Spectacular Creations - Y Magazine
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Alumni Today

Spectacular Creations

By Michael Cook

Michael Handley, the resident lighting designer for BYU’s College of Fine Arts and Communications, sat at his desk and gave a sigh of relief. The 1997 Homecoming Spectacular was over. But for Handley, the show’s producer, there wasn’t much time to rest. Even as the sets were being taken down, the next Spectacular danced teasingly in Handley’s not-too-distant future.

Besides his production duties, Handley is the scenic and lighting designer for the Spectacular. Although the show runs only two nights each Homecoming season, he says he is constantly working on–or thinking about–its production. This year his thoughts are coming from the Deep South.

Homecoming Spectacular is an annual theatrical extravaganza that combines top campus performing groups in a talent showcase for alumni, leaders, and students of BYU. Its producers hope the audiences will see a seamless performance that flows magically from the stage.

Such magic, however, takes time, and Handley and his production team are already spinning magic to create a new Spectacular set for 1998. Sets for the autumn event have a three-year life cycle, with slight alterations made each year. The most recent set was retired after the 1997 Spectacular, initiating another cycle of production.

This fall the show will have a southern flavor, complete with Broadway musical selections and Dixieland jazz.

The large balcony on a southern plantation house is one of the multiple stage levels included in this year’s design, says Janielle Christensen, director of BYU’s Living Legends and the artistic director for the Spectacular. The varying levels will showcase performers in a manner allowing the audience an unobstructed view.

Handley and his team pay great attention to set details, many of which are left to Handley’s imagination. The notion of using southern architecture in a Spectacular set design has been brewing in Handley’s imagination for several years. A strong element of American musical heritage has come from the South, and he wanted to represent the roots of that music through the scenery.

“Sometimes ideas just fall into our laps,” Handley says. During one year’s Spectacular he and his crew made it rain on stage for a selection from Singing in the Rain–without getting a drop of water on the basketball floor.

Christensen and Handley look for themes for each Homecoming Spectacular as they weave the set, script, and performers together into an entertaining and exciting performance. The show also highlights each year’s Homecoming honorees.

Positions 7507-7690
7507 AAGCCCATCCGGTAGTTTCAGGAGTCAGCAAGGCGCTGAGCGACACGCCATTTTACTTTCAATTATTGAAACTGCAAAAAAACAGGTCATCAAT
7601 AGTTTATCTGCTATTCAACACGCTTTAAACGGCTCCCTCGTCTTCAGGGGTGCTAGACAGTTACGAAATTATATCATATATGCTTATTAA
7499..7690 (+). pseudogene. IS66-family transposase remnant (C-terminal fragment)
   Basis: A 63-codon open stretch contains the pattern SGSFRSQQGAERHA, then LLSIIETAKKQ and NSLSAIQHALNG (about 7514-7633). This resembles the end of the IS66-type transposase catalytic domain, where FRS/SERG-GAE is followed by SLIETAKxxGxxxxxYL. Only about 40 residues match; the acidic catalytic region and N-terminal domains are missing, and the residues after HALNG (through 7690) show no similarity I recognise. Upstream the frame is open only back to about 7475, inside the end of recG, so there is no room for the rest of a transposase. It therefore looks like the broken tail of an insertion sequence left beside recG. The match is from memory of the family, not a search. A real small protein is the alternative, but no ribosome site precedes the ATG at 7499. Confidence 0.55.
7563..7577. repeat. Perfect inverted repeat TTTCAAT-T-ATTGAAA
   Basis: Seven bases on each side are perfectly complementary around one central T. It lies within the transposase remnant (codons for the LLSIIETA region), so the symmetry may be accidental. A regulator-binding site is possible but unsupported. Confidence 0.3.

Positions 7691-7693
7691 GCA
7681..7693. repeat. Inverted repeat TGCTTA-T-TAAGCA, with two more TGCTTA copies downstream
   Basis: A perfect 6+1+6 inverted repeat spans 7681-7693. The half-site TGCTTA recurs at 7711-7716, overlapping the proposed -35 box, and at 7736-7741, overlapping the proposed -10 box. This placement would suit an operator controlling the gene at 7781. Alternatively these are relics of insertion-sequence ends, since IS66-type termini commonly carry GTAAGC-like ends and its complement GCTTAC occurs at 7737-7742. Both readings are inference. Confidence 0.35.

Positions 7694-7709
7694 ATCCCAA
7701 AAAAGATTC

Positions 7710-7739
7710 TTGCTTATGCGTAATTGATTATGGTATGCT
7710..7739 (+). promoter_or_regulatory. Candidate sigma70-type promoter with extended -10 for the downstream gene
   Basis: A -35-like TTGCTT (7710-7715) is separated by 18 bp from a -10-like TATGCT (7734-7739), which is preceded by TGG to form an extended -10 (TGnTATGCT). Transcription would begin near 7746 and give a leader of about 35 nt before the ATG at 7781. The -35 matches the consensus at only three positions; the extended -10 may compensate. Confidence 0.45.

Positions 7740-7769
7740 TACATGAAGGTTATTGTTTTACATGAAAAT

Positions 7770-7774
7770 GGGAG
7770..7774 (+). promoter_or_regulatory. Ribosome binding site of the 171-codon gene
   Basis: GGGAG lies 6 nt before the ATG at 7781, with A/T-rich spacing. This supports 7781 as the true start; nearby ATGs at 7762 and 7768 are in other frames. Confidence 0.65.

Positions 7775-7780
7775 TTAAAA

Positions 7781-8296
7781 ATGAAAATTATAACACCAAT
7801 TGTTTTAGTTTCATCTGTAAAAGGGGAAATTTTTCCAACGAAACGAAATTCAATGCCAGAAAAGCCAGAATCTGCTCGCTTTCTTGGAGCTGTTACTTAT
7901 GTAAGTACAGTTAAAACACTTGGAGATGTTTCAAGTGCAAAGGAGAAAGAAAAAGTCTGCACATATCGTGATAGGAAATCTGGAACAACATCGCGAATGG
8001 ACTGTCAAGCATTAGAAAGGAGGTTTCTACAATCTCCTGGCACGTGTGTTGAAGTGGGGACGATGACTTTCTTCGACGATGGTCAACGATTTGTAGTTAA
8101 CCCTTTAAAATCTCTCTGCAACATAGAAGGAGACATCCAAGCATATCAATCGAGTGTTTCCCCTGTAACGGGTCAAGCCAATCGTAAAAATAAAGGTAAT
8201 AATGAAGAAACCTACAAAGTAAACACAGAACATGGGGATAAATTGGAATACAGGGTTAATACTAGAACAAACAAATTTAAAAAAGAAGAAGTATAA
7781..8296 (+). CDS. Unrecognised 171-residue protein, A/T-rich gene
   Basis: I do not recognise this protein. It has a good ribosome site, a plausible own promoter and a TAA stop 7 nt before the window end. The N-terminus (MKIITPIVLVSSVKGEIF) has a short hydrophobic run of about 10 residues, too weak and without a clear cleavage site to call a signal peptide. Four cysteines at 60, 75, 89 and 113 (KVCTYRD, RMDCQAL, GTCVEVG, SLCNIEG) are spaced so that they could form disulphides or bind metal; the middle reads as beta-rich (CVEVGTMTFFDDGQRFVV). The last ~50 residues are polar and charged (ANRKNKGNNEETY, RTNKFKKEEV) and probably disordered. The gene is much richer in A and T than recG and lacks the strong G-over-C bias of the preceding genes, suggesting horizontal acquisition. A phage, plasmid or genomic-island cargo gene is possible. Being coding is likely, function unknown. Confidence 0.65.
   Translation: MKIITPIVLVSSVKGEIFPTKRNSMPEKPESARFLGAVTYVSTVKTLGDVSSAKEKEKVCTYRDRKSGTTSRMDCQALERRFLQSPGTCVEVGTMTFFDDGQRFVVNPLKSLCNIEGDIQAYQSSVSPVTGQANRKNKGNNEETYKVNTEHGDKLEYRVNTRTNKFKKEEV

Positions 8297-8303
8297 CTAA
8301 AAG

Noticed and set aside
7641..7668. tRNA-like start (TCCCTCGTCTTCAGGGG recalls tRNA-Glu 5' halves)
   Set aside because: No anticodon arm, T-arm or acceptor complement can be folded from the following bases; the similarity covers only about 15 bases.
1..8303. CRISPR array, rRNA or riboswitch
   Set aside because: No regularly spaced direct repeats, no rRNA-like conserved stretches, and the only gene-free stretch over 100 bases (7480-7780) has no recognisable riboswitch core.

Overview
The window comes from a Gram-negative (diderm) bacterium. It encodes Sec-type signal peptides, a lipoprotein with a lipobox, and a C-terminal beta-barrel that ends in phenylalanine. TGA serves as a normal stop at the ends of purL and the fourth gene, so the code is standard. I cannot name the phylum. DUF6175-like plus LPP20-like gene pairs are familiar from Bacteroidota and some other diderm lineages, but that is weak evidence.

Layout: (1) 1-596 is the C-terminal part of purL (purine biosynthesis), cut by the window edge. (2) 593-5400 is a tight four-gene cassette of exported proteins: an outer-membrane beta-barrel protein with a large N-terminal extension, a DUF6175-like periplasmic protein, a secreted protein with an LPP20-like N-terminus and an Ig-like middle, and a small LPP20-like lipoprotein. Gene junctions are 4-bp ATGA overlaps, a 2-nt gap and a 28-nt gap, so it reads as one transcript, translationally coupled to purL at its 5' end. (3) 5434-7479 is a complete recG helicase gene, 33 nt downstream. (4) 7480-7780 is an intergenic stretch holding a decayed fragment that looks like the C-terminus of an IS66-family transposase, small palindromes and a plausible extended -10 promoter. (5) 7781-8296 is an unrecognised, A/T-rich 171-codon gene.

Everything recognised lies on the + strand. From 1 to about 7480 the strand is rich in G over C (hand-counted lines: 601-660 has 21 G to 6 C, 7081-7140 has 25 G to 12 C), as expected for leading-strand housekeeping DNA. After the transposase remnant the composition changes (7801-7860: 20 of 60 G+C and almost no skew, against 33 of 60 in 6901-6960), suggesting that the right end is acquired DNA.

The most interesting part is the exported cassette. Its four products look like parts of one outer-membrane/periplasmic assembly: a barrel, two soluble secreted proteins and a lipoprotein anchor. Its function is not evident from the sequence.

Before the stars in the sky can sparkle and the stars on the stage can shine, however, there is plenty of work to be done. The set for 1998 has been designed; now the design must be realized, including fiber optic stars. One of the challenges is that the set has to be constructed to be easily and quickly assembled in the Marriott Center. Because of scheduling, the basketball arena must be transformed almost overnight into a fantastic theatrical venue. A normal production, Handley notes, would take weeks to set up; he and his crew of 40 to 50 students do it in a matter of days

“We have an army of people involved,” Handley says. The crew begins its setup on a Thursday. By Tuesday’s devotional–a Homecoming assembly–the lights, stage (a two-day project in and of itself), and decorations must be finished. “It sometimes makes for long nights,” says Handley. With technical rehearsals on Tuesday and Wednesday, a dress rehearsal on Thursday, and the show on Friday and Saturday, it also makes for a long week.

“A lot of times we feel as if we are flying by the seat of our pants,” Handley says. Even with all this planning, no one ever knows exactly what the set will look like until the crew assembles it, and how the show will come together until it is actually performed.

But that’s the thrill of the theater. “We can’t do retakes at the Marriott Center,” he jokes.

“The moment of magic occurs,” Handley says, “when we have 8,000 participants in the audience merging with the performers on stage, and the adrenaline is flowing, and there is energy between the two groups. Then we know we have achieved our goal.”